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Is it true that $\varphi(n)$ is generally larger than $\lambda(n)$ for the same $n$? If so, can anyone give me a proof?

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As $n$ is the product of primes $p$ and $q$, $\varphi(n) = (p - 1)(q - 1)$ and $\lambda(n) = \operatorname{lcm}(p - 1, q - 1)$. The former multiplies $p - 1$ and $q - 1$, whereas the latter finds the least common multiple of the two. Naturally, $\forall a,b:\operatorname{lcm}(a,b) \le a\cdot b$, so we can say that $\forall n:\lambda(n) \le \varphi(n)$. In the case that the LCM for $a,b$ is $a$ and $b$ themselves, then they will be equal. Otherwise, the LCM will always be smaller. As $p$ and $q$ are always primes and therefore odd, we have $2\mid\gcd(p - 1, q - 1)$, thus $\lambda(n) < \varphi(n)$.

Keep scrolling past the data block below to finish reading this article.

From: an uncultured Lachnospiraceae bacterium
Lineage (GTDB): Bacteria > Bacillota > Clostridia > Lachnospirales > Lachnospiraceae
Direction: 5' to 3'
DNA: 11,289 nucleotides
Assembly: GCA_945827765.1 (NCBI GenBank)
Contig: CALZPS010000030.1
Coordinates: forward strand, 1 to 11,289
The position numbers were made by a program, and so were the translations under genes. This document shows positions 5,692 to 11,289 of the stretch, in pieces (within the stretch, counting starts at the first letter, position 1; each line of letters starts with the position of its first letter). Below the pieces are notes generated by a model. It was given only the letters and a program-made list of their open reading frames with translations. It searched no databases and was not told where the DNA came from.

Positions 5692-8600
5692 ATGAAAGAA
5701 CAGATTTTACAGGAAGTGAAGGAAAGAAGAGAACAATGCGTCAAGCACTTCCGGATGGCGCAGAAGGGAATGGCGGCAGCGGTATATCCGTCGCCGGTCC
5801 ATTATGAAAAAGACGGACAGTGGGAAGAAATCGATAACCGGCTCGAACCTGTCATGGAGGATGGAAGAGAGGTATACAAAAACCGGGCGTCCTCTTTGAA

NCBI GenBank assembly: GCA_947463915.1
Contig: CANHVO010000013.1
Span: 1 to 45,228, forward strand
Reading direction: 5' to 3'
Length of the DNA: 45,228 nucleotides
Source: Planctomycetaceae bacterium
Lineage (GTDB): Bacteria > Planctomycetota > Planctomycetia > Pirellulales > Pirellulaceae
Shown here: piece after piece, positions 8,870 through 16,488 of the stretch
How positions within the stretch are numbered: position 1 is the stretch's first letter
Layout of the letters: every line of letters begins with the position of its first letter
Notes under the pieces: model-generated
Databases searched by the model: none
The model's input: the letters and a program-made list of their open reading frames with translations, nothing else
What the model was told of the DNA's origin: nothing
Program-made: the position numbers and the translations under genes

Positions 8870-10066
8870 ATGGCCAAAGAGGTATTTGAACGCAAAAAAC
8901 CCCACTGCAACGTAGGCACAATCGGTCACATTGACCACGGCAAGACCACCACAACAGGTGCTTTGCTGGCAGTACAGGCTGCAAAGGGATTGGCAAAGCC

So yes, it is true.

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  • $\begingroup$ Also note that in the typical case (e.g. RSA) that $p,q$ are both odd, we always have $2\mid\gcd(p-1,q-1)$, hence $\lambda(pq) \mathrel{\color{red}<}\varphi(pq)$. $\endgroup$ – yyyyyyy May 19 '19 at 8:08
  • $\begingroup$ @yyyyyyy Thanks! Does this edit look correct? $\endgroup$ – forest May 19 '19 at 8:14

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